When Google unveiled the Pixel line, they managed to wow the tech world with the Pixel phone’s superb features and capabilities. In fact, the phone was quickly ranked among the top phones in the market. Almost everybody wanted to get their hands on it especially due to its state of the art camera. However, the Pixel’s launch also left a myriad of potent questions unanswered like what happened to Nexus? This question wasn’t left unanswered for a long time though. No sooner had Google released the Pixel, than they said they had abandoned the Nexus line. The question then became why? Why did they ditch Nexus which targeted developers mainly for Pixel which is packaged for the premium market?
The first reason was right under your nose and you didn’t even notice it. The name Nexus means the coming together of two things. In Google’s case it is teaming up with another electronic company to create a suave phone. Instances of this include when it collaborated with Samsung, LG, Moto and Huawei to create the Nexus One and Galaxy Nexus; Nexus 4, 5 and 5x; Nexus 6 and Nexus 6P respectively. These collaborations saw Google stick to the software aspect of the device while its partners to the hardware. However with the unveiling of Pixel, which was 100% developed by Google, ditching the name felt right.
As Google developed a stronger inclination towards AI, it sought a platform where it could explore its ideas unshielded. In a world which Google viewed as shifting from mobile first to AI first, they didn’t want to lag behind. This is very evident in the Pixel whose biggest selling point thus far apart from the superb camera has been its voice enable machine learning assistant, Google Assistant. Not only is the Pixel line in line with it long term strategy as a company but it is also provides a great platform to showcase their actual conceptualisation of the assistant.
The sidelines stopped being enough. Google wanted to have more control of their devices other than the software alone. They desired devices which had Google front and center so Nexus couldn’t cut it. This desire may have been further propagated by their successful development of the Pixel C tablets and Chromebooks. Additionally, to enable them to better share the Android experience, they need to be in on both the hardware and the software hence Pixel. With the Pixel they get that much desired opportunity. Even though they receive a tiny bit of help from HTC, the Pixel remains a fully Google device.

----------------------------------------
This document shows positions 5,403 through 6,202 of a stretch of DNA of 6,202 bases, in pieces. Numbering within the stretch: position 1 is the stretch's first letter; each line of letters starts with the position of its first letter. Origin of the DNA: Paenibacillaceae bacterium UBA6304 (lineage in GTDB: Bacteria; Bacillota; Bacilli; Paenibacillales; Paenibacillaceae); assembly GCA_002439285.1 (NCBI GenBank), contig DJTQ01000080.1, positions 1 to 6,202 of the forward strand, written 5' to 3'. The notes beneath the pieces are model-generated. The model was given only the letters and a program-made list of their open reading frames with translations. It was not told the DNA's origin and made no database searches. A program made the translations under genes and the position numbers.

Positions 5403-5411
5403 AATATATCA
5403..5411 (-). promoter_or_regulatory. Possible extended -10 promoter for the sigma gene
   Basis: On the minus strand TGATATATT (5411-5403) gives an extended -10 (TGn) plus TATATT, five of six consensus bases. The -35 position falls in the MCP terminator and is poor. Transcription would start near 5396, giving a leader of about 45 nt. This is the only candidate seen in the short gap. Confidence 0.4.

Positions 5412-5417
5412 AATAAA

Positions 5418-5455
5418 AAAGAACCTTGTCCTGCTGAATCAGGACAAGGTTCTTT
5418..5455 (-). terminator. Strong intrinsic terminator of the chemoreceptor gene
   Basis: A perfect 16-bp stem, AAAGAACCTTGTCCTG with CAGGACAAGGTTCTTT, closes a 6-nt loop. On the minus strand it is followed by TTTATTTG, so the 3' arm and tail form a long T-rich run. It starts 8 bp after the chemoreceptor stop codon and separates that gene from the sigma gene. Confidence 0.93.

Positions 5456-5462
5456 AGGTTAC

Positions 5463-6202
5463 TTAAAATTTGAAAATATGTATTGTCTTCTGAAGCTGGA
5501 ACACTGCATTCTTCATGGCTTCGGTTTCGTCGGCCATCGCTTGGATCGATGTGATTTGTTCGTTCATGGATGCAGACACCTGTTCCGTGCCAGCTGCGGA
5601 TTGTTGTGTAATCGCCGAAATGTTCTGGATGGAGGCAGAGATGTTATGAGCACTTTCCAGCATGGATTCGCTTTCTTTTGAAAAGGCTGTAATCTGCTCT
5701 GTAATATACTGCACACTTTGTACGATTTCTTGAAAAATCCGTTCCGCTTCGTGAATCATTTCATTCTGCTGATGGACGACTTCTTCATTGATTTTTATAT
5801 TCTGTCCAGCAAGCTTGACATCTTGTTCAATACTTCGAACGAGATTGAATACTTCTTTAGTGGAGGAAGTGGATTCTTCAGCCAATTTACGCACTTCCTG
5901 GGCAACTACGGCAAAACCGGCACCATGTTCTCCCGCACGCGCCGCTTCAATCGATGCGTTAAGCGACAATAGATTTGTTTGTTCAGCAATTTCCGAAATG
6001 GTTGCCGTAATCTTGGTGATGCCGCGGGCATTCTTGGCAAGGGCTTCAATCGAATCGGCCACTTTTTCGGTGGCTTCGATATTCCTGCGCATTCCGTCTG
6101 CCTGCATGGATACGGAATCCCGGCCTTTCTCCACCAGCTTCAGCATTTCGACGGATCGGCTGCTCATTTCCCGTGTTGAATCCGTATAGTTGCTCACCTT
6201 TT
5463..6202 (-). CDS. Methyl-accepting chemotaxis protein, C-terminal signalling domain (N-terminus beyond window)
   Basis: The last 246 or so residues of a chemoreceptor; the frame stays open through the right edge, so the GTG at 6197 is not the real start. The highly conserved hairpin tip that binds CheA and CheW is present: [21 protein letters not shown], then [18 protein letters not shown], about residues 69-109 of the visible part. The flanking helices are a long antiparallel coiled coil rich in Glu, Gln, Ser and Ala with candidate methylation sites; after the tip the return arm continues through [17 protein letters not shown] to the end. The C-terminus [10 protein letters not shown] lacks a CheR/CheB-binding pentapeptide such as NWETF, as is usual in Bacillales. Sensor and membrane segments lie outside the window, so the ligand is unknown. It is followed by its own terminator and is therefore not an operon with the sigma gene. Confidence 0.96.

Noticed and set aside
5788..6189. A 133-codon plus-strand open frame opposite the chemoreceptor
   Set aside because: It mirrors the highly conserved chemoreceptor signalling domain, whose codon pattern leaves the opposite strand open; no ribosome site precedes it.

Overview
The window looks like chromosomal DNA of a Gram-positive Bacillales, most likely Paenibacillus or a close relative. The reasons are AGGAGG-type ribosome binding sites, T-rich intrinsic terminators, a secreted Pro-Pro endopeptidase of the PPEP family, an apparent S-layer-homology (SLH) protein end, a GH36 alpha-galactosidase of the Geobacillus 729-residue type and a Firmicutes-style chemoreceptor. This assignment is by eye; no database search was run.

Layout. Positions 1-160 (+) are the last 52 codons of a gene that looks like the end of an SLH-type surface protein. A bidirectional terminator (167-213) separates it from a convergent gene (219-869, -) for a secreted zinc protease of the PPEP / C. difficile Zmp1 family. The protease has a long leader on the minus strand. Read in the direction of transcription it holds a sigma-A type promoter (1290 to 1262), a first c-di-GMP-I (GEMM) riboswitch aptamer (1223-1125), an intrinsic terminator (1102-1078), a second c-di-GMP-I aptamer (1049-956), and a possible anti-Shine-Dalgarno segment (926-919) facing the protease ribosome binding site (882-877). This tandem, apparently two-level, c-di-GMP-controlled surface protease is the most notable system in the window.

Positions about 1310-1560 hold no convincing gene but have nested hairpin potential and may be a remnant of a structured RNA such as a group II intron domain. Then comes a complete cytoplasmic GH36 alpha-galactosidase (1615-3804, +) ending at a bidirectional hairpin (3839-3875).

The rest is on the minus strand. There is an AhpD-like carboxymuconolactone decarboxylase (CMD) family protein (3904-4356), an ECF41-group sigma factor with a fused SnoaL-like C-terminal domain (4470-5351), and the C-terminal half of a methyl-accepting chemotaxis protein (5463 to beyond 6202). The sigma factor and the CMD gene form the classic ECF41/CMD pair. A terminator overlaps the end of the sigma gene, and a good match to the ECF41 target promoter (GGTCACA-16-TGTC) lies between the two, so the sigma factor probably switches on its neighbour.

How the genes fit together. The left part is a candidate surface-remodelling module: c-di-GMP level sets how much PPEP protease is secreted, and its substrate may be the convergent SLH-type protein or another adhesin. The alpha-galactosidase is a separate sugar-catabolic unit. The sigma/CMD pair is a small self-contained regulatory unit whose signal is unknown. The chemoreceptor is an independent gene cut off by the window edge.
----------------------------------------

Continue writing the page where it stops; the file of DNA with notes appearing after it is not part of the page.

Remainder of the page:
To rebrand as a premium device
Nexus was positioned as a mid-range phone for the mid-range market but Google had its eye on the premium market. Achieving its goal with the Nexus brand wasn’t feasible so they rebranded. With Pixel they could introduce the very best specifications into the market without any qualms on the price tag. Simply put they could innovate unbarred. This is abundantly clear in the superior capabilities included in the Pixel. These features such as its state of the art cameras, couldn’t be priced for a mid-range market.
To consolidate its devices
The Nexus line felt like a stand-alone when showcase with the Chromebook and Pixel C tablet. Not only did they lack a visible Google endorsement but it felt worlds apart name-wise. Google’s tablet for instance Pixel C derived its name from the Chromebook Pixel while its laptop from their browser. Nexus therefore being a solo project felt far-removed. Pixel on the other hand bears a visible Google logo and its name sounds in line with the rest.